How you store your golf clubs after a round probably says a lot about how you actually play the game. There will be some of you, for instance, who bring them into the house, give them a thorough clean down and a buff up and place them in a designated space during a routine of unceasing diligence that ensures they are primed for another day of fulfilling endeavour out on the course.

As for this hapless correspondent? Well, my old sticks tend to get shoved into the back of the car with the same kind of callous disregard adopted by a hitman when he has to bundle a tarpaulin-wrapped corpse into the boot.

To tell you the truth, I’ve not played a heck of a lot of golf this year so it’s hard to gauge where my game is just now and it’s certainly too early to say whether the season will be a complete farce or just a mere debacle.

In this game, you never know. As that great golfing imposter Maurice Flitcroft once observed: “Things were going quite well until I four-putted from eight-feet on the first.”

Golf has always been a mystifying pursuit and it can leave most of us scratching our heads like Stan Laurel trying to fathom out the Deposit Return Scheme.

On Sunday, Matteo Manassero – remember him? – gave himself a much-needed tonic with victory on the second-tier Challenge Tour in Denmark and made a statement which underlined golf’s unwavering ability to flummox.

“Golf is strange and hard to understand at times and we probably shouldn’t try too hard to understand it,” he said.

I’ll bear that pearl of wisdom in mind and use it as a response any time a curious playing partner watches me limber up on the first tee and says, ‘good grief, is that how you actually swing the club?’

Unless you have a heart chiselled out of quartz, it was hard not to be cheered by Manassero’s success. Somewhat fittingly, it came on the weekend of the 10th anniversary of his greatest conquest at the BMW PGA Championship back in 2013. His Danish win on Sunday was not in the same league, of course, but in terms of galvanising a career, it could be hugely significant.

Manassero’s victory at Wentworth a decade ago at the age of just 20 saw him become the youngest player to win the DP World Tour’s flagship event as this very special talent from Verona moved into the top-30 of the world rankings. 

It was a spectacular Italian Job that should’ve featured a commentary from Michael Caine. While the bus from that comedy crime caper was last glimpsed see-sawing on the edge of a mountain precipice, Manassero would topple over the golfing cliff in the years after that PGA conquest.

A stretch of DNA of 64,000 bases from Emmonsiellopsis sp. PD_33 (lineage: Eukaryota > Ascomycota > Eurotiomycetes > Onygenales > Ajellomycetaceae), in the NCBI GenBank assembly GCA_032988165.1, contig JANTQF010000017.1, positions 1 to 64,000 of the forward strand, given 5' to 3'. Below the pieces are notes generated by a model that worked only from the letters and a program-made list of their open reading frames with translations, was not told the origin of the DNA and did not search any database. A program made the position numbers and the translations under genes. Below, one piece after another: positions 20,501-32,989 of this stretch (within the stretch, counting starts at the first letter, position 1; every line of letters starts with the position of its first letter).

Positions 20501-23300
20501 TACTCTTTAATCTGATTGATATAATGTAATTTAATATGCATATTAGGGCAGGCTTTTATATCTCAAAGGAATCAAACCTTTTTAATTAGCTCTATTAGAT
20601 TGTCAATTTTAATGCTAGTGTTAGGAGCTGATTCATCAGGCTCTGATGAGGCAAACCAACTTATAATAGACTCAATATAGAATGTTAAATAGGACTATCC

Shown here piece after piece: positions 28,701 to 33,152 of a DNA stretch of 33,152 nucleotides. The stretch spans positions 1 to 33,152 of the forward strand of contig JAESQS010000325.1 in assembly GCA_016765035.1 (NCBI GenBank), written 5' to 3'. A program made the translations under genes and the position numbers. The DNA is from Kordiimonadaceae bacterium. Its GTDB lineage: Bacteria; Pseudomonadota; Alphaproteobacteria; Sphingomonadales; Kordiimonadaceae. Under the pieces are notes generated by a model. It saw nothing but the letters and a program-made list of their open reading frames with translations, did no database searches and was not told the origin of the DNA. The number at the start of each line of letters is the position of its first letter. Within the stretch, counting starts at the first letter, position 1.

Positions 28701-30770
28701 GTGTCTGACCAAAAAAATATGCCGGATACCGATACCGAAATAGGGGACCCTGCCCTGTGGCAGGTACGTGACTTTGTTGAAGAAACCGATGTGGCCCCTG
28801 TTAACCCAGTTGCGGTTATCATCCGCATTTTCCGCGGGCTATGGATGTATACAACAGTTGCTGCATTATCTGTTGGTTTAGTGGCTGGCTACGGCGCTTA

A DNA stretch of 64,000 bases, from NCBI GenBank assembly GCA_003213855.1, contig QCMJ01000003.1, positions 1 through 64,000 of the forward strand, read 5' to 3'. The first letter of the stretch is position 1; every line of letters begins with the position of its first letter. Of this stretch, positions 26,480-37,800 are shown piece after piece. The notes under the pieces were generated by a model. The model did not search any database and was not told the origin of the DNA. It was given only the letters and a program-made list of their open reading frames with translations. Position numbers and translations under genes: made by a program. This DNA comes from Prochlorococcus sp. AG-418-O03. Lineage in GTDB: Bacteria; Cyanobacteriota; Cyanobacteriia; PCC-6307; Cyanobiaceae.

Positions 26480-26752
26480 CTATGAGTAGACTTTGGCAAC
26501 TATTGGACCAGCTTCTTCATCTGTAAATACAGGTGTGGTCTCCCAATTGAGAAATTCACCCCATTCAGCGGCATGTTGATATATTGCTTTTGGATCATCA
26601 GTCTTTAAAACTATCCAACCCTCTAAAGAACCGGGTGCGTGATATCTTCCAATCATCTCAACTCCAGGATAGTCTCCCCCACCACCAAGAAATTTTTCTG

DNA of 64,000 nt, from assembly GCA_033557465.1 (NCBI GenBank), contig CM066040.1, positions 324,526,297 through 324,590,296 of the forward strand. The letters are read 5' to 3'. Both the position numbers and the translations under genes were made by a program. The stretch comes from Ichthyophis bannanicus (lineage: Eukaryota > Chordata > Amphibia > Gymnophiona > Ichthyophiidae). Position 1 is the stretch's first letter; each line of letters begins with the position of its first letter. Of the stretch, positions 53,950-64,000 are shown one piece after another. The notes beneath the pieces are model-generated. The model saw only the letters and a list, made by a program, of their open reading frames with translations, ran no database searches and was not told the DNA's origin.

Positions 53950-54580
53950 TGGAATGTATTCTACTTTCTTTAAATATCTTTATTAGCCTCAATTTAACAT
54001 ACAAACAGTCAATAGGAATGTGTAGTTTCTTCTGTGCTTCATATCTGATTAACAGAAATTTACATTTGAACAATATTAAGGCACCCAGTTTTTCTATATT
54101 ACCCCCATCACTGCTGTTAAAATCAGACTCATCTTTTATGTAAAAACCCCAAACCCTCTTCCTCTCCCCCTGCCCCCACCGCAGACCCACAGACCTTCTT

His well-documented spiral into golfing despair made for a painful unravelling, particularly when we think back to way he burst into the spotlight with such carefree, charismatic gusto in 2009 by winning the Amateur Championship at just 16. He then went on to land the silver medal at that year’s Open by finishing in a share of 13th at Turnberry before turning professional in 2010.

From reaching a career high of 25th on the global order, Manassero would descend into the kind of bleak depths usually reserved for the humpback angler fish. By 2020, he was ranked 1805th.

In this period of toil and trouble, he embarked on various technical tinkerings that resulted in more pain than gain while some deeper, personal lows added to the burdens in a game already full of weighty, complex demands. There’s no place to hide in the harsh, brutal business of professional golf and Manassero’s fragilities were ruthlessly exposed.

After the savage dunt of hitting rock bottom, however, Manassero may just be poised for a second coming. He’s still only 30 and his weekend win propelled him up into the top-five of the Challenge Tour rankings and well inside the promotion places for the DP World Tour.

Had things worked out differently, Manassero could’ve been the poster boy for this year’s Ryder Cup in his home nation of Italy. But golf, as we all know, is full of what-ifs, maybes and might-have-beens.

From that spectacularly rapid rise as a teenager, Manassero is now on a very different journey as he continues to put in the hard yards on his long road to recovery. Good luck to him.

And another thing ...

Rose Zhang, the Stanford University golfer who’s broken more records than a rampaging bull at a second-hand vinyl fare, is set to make her debut as a professional on the LPGA Tour in New Jersey this week.

In a glory-laden amateur career, the 20-year-old has won the US Junior Championship, the US Women’s Amateur Championship, the Augusta National Women’s Amateur and back-to-back NCAA Championship titles while she was world amateur No 1 for 141 weeks. 

Her haul of 12 college wins set a new Stanford record which was previously held by a certain Tiger Woods. “I'm quite certain I'll never coach anyone quite like Rose again, she's a generational player,” said Zhang’s Stanford coach and Strathaven exile, Anne Walker.

Amateur accomplishments, of course, are never a guarantee of professional success. Stepping up is a different ball game but Zhang is more than equipped for the test.